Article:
A sign said the News editorial office was on the second floor. I took an elevator, half expecting to find myself lifted into the midst of more violence. But the door opened on a dark hall, and a little to my left I heard the noise of the city room.

The moment I got inside I felt better. There was a friendly messiness about the place, a steady clatter of typewriters and wire machines, even the smell was familiar. The room was so big that it looked empty, although I could see at least ten people. The only one not working was a small, black-haired man at a desk beside the door. He was tilted back in a chair, staring at the ceiling.

I walked over and as I started to speak he jerked around in the chair. "All right!" he snapped. "What the fuck are you after?"

I glared down at him. "I start work here tomorrow," I said. "My name's Kemp, Paul Kemp."

He smiled faintly. "Sorry -- thought you were after my film."

"What?" I said.

He grumbled something about being "robbed blind," and "watching it like a hawk."

I glanced around the room. "They look normal."

He snorted. "Thieves -- packrats." He stood up and held out his hand. "Bob Sala, staff photographer," he said. "What brings you in tonight?"

"I'm looking for a place to eat."

He smiled. "You broke?"

"No, I'm rich -- I just can't find a restaurant."

He dropped back in his chair. "You're lucky. The first thing you learn here is to avoid restaurants."

"Why?" I said. "Dysentery?"

He laughed. "Dysentery, crabs, gout, Hutchinson's Disease -- you can get anything here, anything at all." He looked at his watch. "Wait about ten minutes and I'll take you up to Al's."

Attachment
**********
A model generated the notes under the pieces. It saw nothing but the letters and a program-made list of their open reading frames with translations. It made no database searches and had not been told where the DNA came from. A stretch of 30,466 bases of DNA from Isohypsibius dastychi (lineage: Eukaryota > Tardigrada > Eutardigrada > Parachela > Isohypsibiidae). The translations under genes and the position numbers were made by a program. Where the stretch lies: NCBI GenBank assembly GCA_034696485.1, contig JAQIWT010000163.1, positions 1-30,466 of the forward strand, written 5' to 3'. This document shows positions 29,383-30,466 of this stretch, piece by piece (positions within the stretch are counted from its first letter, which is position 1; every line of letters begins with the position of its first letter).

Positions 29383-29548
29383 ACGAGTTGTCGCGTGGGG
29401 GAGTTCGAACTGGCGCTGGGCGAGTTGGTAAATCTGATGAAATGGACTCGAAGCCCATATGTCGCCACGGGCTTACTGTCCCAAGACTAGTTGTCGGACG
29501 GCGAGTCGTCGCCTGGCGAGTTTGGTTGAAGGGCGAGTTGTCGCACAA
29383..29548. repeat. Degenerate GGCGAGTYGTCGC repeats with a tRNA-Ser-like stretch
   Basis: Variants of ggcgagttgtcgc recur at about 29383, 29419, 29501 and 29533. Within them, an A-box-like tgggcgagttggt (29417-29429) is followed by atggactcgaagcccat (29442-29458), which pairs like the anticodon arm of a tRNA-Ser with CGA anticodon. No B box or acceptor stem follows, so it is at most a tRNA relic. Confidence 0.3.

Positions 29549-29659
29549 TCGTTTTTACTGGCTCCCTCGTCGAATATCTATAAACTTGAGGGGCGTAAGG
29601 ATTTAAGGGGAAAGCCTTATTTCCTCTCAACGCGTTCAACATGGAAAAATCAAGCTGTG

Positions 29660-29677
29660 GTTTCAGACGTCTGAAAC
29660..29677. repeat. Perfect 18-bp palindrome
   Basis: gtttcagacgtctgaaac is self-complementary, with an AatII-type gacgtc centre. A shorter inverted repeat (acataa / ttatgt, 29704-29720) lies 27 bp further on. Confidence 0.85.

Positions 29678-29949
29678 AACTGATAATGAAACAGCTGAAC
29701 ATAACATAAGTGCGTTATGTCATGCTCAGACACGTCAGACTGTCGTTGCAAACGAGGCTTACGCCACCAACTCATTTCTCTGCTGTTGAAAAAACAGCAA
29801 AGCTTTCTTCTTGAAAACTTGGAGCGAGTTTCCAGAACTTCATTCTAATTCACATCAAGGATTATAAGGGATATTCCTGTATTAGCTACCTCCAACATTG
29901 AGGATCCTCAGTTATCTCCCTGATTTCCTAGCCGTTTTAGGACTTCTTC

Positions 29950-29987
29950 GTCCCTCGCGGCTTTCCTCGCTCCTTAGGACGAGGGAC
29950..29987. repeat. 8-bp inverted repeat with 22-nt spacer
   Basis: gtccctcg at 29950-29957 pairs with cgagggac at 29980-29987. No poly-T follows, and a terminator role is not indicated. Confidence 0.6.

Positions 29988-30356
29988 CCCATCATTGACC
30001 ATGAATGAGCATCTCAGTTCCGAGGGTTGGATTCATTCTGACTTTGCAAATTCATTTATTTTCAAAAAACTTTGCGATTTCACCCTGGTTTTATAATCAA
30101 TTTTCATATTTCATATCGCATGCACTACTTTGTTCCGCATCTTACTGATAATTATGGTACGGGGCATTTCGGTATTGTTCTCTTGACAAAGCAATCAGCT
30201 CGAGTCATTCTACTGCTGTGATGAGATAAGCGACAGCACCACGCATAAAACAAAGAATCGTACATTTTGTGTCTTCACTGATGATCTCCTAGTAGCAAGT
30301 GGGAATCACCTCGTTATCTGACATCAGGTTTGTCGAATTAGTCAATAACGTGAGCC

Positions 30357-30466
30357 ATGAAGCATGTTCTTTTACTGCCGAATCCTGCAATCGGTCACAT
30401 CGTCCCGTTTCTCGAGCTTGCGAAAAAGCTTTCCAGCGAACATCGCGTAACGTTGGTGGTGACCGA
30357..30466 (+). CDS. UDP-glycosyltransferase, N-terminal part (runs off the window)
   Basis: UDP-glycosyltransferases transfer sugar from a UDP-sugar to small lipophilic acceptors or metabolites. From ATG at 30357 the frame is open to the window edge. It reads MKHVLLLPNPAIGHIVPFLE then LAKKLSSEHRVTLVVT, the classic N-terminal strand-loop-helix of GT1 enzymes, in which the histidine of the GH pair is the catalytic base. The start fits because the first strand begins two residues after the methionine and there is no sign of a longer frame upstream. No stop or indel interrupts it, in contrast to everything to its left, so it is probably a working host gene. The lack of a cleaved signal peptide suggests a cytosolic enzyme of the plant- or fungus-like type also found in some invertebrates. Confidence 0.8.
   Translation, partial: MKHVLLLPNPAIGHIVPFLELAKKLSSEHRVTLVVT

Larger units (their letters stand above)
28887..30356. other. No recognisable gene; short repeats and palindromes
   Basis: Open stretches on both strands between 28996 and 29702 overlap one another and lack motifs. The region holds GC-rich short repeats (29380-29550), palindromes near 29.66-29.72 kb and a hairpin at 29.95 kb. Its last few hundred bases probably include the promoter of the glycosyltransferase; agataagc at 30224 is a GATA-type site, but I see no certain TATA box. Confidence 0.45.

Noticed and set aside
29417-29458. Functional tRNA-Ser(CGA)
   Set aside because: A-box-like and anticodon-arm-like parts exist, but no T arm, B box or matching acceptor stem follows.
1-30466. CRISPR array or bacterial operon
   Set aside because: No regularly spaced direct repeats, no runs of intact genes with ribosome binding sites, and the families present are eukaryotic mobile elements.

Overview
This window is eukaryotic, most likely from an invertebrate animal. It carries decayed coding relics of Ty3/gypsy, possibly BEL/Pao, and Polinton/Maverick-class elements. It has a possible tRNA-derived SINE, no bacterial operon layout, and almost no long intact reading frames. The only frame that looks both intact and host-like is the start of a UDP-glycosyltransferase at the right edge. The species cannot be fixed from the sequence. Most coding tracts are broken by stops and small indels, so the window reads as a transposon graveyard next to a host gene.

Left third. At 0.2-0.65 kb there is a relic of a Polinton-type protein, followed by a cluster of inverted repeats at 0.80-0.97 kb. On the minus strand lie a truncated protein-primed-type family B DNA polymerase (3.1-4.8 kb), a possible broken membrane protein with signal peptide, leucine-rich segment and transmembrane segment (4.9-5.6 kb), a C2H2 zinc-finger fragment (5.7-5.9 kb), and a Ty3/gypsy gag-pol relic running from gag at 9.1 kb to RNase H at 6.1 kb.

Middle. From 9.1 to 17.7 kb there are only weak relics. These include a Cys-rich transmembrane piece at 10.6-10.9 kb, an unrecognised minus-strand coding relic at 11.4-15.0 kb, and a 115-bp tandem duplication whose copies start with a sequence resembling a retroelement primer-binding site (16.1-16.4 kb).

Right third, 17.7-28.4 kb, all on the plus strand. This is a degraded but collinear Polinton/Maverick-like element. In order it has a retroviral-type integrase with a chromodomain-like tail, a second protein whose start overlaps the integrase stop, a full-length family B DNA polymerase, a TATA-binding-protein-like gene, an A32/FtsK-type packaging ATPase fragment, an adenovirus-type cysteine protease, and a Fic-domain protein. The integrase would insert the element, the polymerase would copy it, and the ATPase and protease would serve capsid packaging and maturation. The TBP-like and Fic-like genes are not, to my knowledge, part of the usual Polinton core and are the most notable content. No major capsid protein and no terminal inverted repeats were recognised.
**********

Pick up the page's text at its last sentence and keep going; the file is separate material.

I moved a camera out of the way and sat down on his desk. He leaned back and stared again at the ceiling, scratching his wiry head from time to time and apparently drifting off to some happier land where there were good restaurants and no thieves. He looked out of place here -- more like a ticket-taker at some Indiana carnival. His teeth were bad, he needed a shave, his shirt was filthy, and his shoes looked like they'd come from the Goodwill.

We sat there in silence until two men came out of an office on the other side of the room. One was the tall American I'd seen fighting in the street. The other was short and bald, talking excitedly and gesturing with both hands.

"Who's that?" I asked Sala, pointing at the tall one.

He looked. "The guy with Lotterman?"

I nodded, presuming the short one to be Lotterman.

"His name's Yeamon," said Sala, turning back to the desk. "He's new -- got here a few weeks ago."

"I saw him fighting outside," I said. "A bunch of Puerto Ricans jumped him right in front of the building."

Sala shook his head. "That figures -- he's a nut." He nodded. "Probably mouthed off at those union goons. It's some kind of a wildcat strike -- nobody knows what it means."

Just then Lotterman called across the room: "What are you doing, Sala?"

Sala didn't look up. "Nothing -- I'm off in three minutes."

"Who's that with you?" Lotterman asked, eyeing me suspiciously.

"Judge Crater," Sala replied. "Might be a story."

"Judge who?" said Lotterman, advancing on the desk.

"Never mind," said Sala. "His name is Kemp and he claims you hired him."

Lotterman looked puzzled. "Judge Kemp?" he muttered. Then he smiled broadly and held out both hands. "Oh yes -- Kemp! Good to see you, boy. When did you get in?"

"This morning," I said, getting off the desk to shake hands. "I slept most of the day."

"Good!" he said. "That's very smart." He nodded emphatically. "Well, I hope you're ready to go."

"Not right now," I said. "I have to eat."

He laughed. "Oh no -- tomorrow. I wouldn't put you to work tonight." He laughed again. "No, I want you boys to eat" He smiled down at Sala. "I suppose Bob's going to show you the town, eh?"

"Sure I am," said Sala. "Do it on the old expense account, eh?"